4. Prognostic factors

Many factors have been associated with a higher probability of residual disease or recurrent carcinoma.

4.1. Morphology

Morphology is described as polypoid (pedunculated or sessil) and nonpolypoid (flat or ulcerated) subtypes according to the Paris classification [17]. The type of polyp and its morphology can guide the endoscopist towards its potential malignancy [2,18,19]. These features include the size, the presence of depressed ulceration, irregular contours, deformity, a short and immobile stalk and the inability to elevate a sessile polyp when a submucosal bleb is formed. In such suspicious lesions, as well as in flat or depressed lesions, diagnosis can be carried out using chromoendoscopy and magnification techniques that can highlight abnormalities of glandular cytoarchitecture and reveal information concerning the extent of submucosal invasion [20,21].

Table 1.

The Paris Endoscopy Classification of superficial neoplastic lesions [17]

Figure 2.

Polyps in colon: Pedunculated polyp 0-Ip (A), sessile polyp 0-Is (B y C), flat polyp 0-IIb (D y F), superficial elevated with central depression 0-IIa + IIc (E) and excavated polyp 0-IIc (G y H).

Kudo et al. [22] developed the pit pattern classification for colon polyps with six classes of surface pattern depicted by magnifying endoscopy after indigo carmine staining. Class 5 of this pit-pattern classification or an unstructured surface has been shown to correlate well with a diagnosis of malignancy, and can provide important additional information prior to endoscopic treatment. However, endoscopic ultrasound using high frequency transendoscopicminiprobes currently appears to be the most accurate method for defining submucosal or further bowel wall invasion, enabling direct referral for surgical intervention in those cases with deeper infiltration who are at the greatest risk of lymphatic spread [23].

4.2. Type of resection

The success of treatment of a malignant polyp depends on the complete resection by polypectomy or surgical intervention. When en-bloc removal of a polyp is performed, it is possible to assess the depth of infiltration of the tumour cells and whether the margin is affected. Pedunculated malignant polyps are easily removed using a loop snare. However, this technique frequently results in piecemeal removal when applied to sessile and flat malignant polyps. Nevertheless, around one-third of malignant polyps are removed in this way [24]. En-bloc removal is advantageous because it allows full histological evaluation of the complete resection and is associated with lower recurrence rates than piecemeal removal [25]. Endoscopic submucosal dissection (ESD) has been found to be particularly useful for the removal of sessile or flat adenomatous lesions. It has an advantage over other endoscopic techniques in that it allows en-bloc removal of large (>2 cm) colonic lesions. In ESD an electrosurgical cutting device is used to carefully dissect the deeper layers of the submucosa to remove neoplastic lesions in the mucosa. In a meta-analysis it was found that ESD en-bloc resection is achieved in 84.9% of lesions, and clear vertical and lateral margins are achieved in 75.3% of cases [26].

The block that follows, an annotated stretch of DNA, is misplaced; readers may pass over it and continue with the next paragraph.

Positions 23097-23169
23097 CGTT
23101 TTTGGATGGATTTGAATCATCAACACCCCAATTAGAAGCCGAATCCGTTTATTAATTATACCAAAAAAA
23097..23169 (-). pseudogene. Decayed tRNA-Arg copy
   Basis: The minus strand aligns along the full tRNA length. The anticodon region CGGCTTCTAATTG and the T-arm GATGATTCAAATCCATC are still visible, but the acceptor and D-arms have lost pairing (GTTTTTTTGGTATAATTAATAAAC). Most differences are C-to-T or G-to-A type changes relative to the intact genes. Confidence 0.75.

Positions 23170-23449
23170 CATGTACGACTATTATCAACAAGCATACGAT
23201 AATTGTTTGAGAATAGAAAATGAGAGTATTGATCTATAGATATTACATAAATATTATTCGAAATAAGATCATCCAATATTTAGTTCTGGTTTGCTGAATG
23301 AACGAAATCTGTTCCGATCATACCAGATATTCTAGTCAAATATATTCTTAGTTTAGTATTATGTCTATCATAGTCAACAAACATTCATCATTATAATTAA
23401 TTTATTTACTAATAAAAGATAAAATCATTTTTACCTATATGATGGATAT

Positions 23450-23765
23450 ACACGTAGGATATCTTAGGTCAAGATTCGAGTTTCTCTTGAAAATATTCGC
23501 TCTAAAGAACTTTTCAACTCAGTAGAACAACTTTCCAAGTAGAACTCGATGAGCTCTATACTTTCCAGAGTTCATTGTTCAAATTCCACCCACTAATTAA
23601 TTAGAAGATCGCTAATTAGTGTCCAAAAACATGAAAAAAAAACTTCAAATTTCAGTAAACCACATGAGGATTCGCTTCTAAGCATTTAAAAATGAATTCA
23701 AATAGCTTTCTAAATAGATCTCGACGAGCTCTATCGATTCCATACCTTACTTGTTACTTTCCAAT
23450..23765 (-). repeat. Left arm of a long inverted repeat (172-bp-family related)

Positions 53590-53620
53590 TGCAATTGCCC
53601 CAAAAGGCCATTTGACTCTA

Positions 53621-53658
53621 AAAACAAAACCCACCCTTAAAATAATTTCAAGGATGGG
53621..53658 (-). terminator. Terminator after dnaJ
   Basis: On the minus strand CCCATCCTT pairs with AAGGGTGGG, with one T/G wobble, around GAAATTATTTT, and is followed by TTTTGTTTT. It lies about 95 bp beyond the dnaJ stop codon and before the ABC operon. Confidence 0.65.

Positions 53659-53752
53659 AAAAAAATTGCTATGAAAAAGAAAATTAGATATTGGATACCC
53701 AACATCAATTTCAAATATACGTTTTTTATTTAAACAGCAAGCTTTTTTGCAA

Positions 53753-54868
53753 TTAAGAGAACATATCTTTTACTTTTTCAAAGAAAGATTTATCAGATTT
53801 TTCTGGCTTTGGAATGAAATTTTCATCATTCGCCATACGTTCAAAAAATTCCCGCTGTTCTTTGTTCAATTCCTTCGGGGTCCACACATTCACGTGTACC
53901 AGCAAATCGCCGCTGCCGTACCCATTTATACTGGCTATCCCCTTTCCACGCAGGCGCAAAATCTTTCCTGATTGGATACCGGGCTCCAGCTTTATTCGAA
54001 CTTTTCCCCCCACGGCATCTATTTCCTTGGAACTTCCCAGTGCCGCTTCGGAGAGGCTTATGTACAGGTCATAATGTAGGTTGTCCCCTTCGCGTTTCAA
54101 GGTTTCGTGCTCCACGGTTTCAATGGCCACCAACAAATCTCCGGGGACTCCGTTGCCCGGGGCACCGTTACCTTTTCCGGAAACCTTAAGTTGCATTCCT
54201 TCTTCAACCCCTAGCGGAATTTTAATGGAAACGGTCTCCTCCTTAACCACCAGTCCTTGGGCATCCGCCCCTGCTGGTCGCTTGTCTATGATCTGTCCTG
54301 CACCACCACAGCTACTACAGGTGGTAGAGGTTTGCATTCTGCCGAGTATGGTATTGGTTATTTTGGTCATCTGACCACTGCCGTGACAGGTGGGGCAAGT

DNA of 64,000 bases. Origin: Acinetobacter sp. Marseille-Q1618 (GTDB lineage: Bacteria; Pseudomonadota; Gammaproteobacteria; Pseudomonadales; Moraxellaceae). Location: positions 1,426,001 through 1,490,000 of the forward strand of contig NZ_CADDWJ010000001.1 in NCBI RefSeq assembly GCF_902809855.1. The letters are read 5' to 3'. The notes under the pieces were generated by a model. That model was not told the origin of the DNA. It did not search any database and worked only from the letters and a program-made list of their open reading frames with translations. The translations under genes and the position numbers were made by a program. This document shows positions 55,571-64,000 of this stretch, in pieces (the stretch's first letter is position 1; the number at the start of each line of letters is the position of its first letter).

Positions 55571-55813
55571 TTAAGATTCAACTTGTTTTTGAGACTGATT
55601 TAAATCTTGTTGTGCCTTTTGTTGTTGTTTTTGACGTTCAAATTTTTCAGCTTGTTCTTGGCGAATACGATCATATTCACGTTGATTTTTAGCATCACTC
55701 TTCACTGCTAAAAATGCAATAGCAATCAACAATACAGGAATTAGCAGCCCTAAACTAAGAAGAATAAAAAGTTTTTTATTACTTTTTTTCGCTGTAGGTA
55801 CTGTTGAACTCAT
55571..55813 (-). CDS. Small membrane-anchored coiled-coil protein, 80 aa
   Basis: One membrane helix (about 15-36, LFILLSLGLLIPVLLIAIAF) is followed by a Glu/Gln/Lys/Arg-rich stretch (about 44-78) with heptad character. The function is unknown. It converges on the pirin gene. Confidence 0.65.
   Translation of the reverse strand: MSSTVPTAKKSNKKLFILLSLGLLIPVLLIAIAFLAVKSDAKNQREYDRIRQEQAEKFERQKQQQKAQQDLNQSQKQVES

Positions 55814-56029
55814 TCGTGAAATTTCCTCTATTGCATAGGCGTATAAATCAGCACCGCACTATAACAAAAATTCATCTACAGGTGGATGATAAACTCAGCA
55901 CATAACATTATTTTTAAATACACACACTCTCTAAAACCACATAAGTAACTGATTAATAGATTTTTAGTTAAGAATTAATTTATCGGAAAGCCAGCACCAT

4.3. Level of invasion of adenocarcinoma into the polyp and polypectomy resection margin

Haggitt et al. [27] have assigned levels of invasion to each malignant polyp. In this study, level 1 described invasive adenocarcinoma limited to the polyp head, level 2 included involvement of the neck, level 3 corresponded to adenocarcinoma cells in the stalk, and level 4 to invasion, adenocarcinoma cells infiltrating the submucosa at the level of the adjacent bowel wall. In this system, invasive adenocarcinoma in a sessile polyp by definition had level 4 invasion. However, precise histological evaluation of Haggitt's level may be difficult. Properly marked and orientated specimens are essential.

More recently, some authors have proposed an additional histological classification system based on the grade of cell differentiation at the lesion margins and on the size and depth of invasion of the submucosa. Submucosal invasion has been classified into three types based on the depth of invasion. When less than one-third of the submucosa is invaded the stage is sm1, and if more than two-thirds is invaded the stage is sm3, while stage sm2 is intermediate with invasion of cancer into the middle third. It has been shown that penetration of cancerous cells is associated with a risk of lymphatic spread [29-32]. Research based on large patient series has shown a 1-3% risk for lymph node metastases in sm1 cancers, 8% in sm2 cancers and 23% in sm3 cancers [29].

Figure 3.

Resection of a pedunculated polyp with an endoscopic snare (A-D).

In sessile polyps, it is essential that the pathologist identifies the stalk or the depth of the diathermy burn. The risk of relapse ranges from 0% to 2% in malignant polyps with a margin of resection greater than 1 mm. If the resection margin is involved, or is less than 1 mm, the percentage of relapse ranges between 21% and 33% [30]. Most authors believe that a resection margin of more than 1 mm is safe and that in such cases the probability of residual disease or recurrent carcinoma is low [4,5,30,31].

Figure 4.

Elevation of a superficial elevated polyp (0-IIb) with Indigo Carmine

4.4. Stage of differentiation

Four grades were considered [32]:

Grade 1: Corresponded to a well-differentiated intestinal-type adenocarcinoma with well-formed glands and open lumina or with more than 95% glandular differentiation.

Grade 2: Moderately differentiated intestinal-type adenocarcinoma containing solid nests showing only focal glands or with 50-95% glandular differentiation.

Grade 3: Carcinoma is poorly differentiated intestinal–type. Signet ring cell or mucinous adenocarcinoma, composed of hyperchromatic cells arranged into solid sheets and forming absorptive glands, with 5% to 50% glandular differentiation.